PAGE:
Best repair and maintenance apps for Mac: The tools you need to fix OS X

You have a Mac, or maybe you're responsible for taking care of them at your business. You need an toolkit of apps that help you get out of trouble when your Mac's not working right. Maybe a hard drive needs rebuilding or recovery, the memory needs testing, you're desperate to un-delete files, you need to access to deeper system maintenance, or you simply want to better clean out the debris from old apps, there are several tools you can go to. These are my pick for the best Mac apps, and most indispensable tools, you can have.

DiskWarrior 4

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When it comes to rebuilding and recovering a hard drive that's not working right, Alsoft's DiskWarrior is peerless in the Mac realm. I don't know a single Mac IT professional worth their salt who doesn't swear by DiskWarrior, because it just works.

DiskWarrior excels at rebuilding the directory structure of your Mac's hard drive, and it does so by building a replacement directory instead of trying to patch the existing one. It's a data scavenger, and it's really excellent at its job. Sometimes I've even had success getting data off of physically failing hard drives using DiskWarrior.

Techtool Pro 7

Techtool Pro 7

Micromat's Techtool Pro 7 isn't just about recovering files off your hard drive, though it can do that. It can also do a thorough test on your Mac's memory modules to see if there are any RAM hardware failures (they do happen), along with things like Techtool Protection, which can more easily recover files that have been thrown in the trash, and eDrive, which lets you create an extra startup partition on your Mac's hard drive (handy for diagnostic maintenance work). Volume cloning, file and disk optimization (defragmenting), network monitoring and more.

It took until the 7.0.2 update before Techtool Pro 7 started support Macs with Fusion drives installed, but now that it does I feel a bit more comfortable about recommending it as a good option for Mac mavens looking for Mac diagnosis and drive repair software.

Data Rescue 3

Data Rescue 3

Prosoft's Data Rescue 3 is another disk recovery tool. I've had good luck with it recovering deleted files from my Mac's internal hard drive and external volumes. It doesn't write to the hard drive; it requires an external drive to restore files to. The FileIQ feature is particularly handy if there's an obscure file type you want to recover. Provide Data Rescue 3 with an intact sample of the data you're looking to recover, and it'll sniff it out like a bloodhound.

I've had particular luck in the past with Data Rescue 3 getting back deleted or damaged files from camera cards, especially.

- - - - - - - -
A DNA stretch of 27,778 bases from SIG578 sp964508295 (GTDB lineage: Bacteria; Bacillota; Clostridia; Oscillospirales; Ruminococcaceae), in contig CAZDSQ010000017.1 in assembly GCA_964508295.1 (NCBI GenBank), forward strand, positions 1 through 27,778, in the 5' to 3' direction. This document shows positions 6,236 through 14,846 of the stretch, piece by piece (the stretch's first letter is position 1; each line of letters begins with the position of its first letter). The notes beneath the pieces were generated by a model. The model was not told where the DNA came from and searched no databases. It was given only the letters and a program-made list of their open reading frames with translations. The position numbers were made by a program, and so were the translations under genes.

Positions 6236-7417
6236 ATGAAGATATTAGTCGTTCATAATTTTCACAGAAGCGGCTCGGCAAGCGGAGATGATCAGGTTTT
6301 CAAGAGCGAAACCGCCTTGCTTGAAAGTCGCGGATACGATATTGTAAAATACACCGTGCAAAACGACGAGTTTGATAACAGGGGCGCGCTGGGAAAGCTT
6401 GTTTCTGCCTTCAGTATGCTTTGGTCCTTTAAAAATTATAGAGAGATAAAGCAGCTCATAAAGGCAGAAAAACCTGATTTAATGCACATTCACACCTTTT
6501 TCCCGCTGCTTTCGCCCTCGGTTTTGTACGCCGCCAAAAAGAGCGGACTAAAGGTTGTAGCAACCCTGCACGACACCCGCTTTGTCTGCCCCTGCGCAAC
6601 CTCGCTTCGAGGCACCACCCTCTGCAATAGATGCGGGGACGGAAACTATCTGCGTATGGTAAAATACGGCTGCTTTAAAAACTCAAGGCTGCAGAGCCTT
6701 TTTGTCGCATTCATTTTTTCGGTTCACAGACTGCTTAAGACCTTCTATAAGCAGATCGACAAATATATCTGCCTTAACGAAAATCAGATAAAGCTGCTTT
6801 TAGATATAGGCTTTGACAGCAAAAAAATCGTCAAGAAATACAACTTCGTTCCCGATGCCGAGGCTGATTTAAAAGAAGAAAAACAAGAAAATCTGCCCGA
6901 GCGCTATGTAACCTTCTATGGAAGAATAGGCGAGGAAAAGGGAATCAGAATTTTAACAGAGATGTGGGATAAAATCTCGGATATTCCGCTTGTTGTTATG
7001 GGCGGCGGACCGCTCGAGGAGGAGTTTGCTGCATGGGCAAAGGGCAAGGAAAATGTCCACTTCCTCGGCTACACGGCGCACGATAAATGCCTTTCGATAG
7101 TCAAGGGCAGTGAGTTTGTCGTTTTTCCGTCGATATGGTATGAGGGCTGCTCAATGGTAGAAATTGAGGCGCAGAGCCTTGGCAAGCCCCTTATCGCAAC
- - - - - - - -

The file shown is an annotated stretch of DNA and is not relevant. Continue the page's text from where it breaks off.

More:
Because OS X is a Unix-based operating system, you can do a lot more under the hood when you're accessing the operating system from a command line using the Terminal program. But unless you know what you're doing it's really easy to get frustrated. That's where Titanium Software's OnyX comes into play. This free utility gives you access to a huge variety of system maintenance, performance optimization and customization features by adding a graphical user interface to commands that you'd otherwise need to know Unix to be able to do anything with.

OnyX comes in handy when it comes to the deletion of Internet cache files that can screw things up, like DNS and browser caches, or individual system cache files, OnyX is a godsend. You can automate the rebuilding of your Mail mailboxes, Spotlight index and more. You have control over a wide variety of parameters for QuickTime, Safari, iTunes, your login window and more. Just be warned that with great power comes great responsibility: You can really screw things up if you don't know what you're doing. So be careful.

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This simple (and free) utility isn't exactly a repair utility but I'll include it anyway, because it comes in handy when it comes time to uninstall an application. Sure, the Mac makes it a lot easier to get rid of unwanted software than Windows, but don't be deceived — even if you've dragged a Mac application icon into the Trash, that doesn't delete the Mac app's entire footprint. Often times the app will leave behind configuration files, cache folders and other remnants that occupy disk space.

AppCleaner does a serviceable job of locating all the files associated with the app, and provides an index so you know just how much space they're taking up. Once you've got them all accounted for, click the Delete button and banish them forever.

Your list?

Those are my picks. I'm sure you have a few of your own. Let me know what they are in the comments!

Peter Cohen